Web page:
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I have the following in my app for url routing:

urlpatterns = patterns('rocflavors.views',
   url('^detail/(?P<content_type>[^/]+)/(?P<slug>[^/]+)/(?P<asset_id>\d{1,32})$', 'flavors_detail', name='flavors_detail'),

def flavors_detail(request, slug, asset_id, content_type, format="html"):

It seems that the arguments I am using are named arguments. (content_type, slug, asset_id).

How does Django/python know when to pass positional arguments vs keyword arguments?

The flavors_detail function accepts 5 arguments, but in the url they are out of order.

share|improve this question

To answer your question, flavor_detail will accept four arguments (in order) and one keyword argument. The regexp in url will pass the matches it finds in order, but as you've also defined a keyword for each arg it will instead pass a kwarg dictionary. As you've kept the variable names consistent this dict will pass the correct args in the correct place (if you had used different variable names this would not have worked). You can avoid this 'magic' by simply specifying keyword arguments for flavors_detail as described below.

Your url is a regular expression which defines them:


will produce the kwarg content_type. Check out the re module in python (docs).

(?P<name>...) Similar to regular parentheses, but the substring matched by the group is accessible within the rest of the regular expression via the symbolic group name name. Group names must be valid Python identifiers, and each group name must be defined only once within a regular expression. A symbolic group is also a numbered group, just as if the group were not named. So the group named id in the example below can also be referenced as the numbered group 1.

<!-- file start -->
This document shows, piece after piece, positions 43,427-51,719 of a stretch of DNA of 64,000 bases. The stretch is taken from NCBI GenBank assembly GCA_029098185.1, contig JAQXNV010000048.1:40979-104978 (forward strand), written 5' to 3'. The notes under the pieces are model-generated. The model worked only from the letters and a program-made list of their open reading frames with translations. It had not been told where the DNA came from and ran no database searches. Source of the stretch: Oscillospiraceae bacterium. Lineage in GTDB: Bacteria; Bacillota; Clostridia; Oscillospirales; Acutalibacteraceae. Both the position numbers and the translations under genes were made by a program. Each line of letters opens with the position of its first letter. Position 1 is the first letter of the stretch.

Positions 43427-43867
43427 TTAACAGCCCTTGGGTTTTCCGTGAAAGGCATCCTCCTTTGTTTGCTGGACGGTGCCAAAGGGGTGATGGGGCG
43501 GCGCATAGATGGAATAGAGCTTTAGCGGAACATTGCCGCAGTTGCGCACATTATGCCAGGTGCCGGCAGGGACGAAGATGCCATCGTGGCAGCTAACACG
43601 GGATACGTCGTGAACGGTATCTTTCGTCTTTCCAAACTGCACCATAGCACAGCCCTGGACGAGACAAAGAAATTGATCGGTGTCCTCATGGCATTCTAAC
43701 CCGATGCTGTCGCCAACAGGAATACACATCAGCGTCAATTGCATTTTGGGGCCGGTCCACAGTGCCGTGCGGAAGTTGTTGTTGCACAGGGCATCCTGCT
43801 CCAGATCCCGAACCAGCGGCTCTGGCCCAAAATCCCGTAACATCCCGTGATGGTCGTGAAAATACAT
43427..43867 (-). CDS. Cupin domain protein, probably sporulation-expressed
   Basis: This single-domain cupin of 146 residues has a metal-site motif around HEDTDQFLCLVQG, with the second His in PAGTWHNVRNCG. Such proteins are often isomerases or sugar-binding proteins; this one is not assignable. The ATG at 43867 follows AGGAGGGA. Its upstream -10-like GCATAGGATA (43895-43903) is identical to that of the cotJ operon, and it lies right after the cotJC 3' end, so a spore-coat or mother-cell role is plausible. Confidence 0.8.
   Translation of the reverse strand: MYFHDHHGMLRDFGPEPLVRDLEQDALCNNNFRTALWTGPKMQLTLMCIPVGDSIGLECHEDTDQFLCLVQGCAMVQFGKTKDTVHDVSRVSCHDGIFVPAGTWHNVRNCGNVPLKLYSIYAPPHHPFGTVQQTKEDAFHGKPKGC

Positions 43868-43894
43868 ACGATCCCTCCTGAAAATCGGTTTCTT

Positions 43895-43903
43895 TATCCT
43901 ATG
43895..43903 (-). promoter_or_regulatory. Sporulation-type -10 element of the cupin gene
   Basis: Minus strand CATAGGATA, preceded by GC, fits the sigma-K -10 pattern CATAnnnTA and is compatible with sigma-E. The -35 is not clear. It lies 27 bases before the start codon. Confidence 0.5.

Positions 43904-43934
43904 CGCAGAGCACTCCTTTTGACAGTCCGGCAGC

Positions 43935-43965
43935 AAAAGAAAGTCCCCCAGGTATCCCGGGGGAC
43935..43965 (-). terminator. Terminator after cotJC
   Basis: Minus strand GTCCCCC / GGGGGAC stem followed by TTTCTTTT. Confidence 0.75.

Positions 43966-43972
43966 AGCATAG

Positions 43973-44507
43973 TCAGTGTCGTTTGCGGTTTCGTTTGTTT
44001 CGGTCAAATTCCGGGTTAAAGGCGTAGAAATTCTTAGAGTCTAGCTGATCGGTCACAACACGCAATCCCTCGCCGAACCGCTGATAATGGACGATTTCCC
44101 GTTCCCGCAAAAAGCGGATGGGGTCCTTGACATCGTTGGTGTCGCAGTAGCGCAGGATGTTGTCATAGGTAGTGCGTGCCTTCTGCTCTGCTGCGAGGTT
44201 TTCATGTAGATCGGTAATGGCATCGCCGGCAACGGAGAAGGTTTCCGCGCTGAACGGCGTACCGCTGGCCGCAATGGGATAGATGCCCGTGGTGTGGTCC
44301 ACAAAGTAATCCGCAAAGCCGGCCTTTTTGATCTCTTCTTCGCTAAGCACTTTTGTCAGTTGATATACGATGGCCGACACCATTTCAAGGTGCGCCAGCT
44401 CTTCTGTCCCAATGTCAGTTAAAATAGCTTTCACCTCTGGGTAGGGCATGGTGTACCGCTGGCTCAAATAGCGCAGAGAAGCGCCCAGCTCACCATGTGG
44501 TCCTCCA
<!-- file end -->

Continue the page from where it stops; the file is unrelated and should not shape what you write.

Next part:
As you are defining your variables as keyword args kwargs you could to change your view declaration to accept kwargs:

def flavors_detail(request, slug=slug, asset_id=asset_id, content_type=content_type, format="html"):

However, Python will also accept your previous definition (my comment was premature), so long as you're careful to preserve the argument order! There is more information on how this happend here - to quote

If keyword arguments are present, they are first converted to positional arguments

share|improve this answer
So based on what I call the variable in my function it will map to that and order does not matter? – Chris Muench Mar 19 '13 at 18:45
Yeah, so content_type will always be what occurs after detail in your url, and as it's a kwarg the order in flavors_detail doesn't matter (but you will still need def flavors_detail(request, slug=slug, asset_id=asset_id, content_type=content_type, format="html"): – danodonovan Mar 19 '13 at 19:57
I didn't have slug=slug, asset_id=asset_id and it still worked. How is this possible? What I had above is exactly how it was defined. – Chris Muench Mar 19 '13 at 20:13

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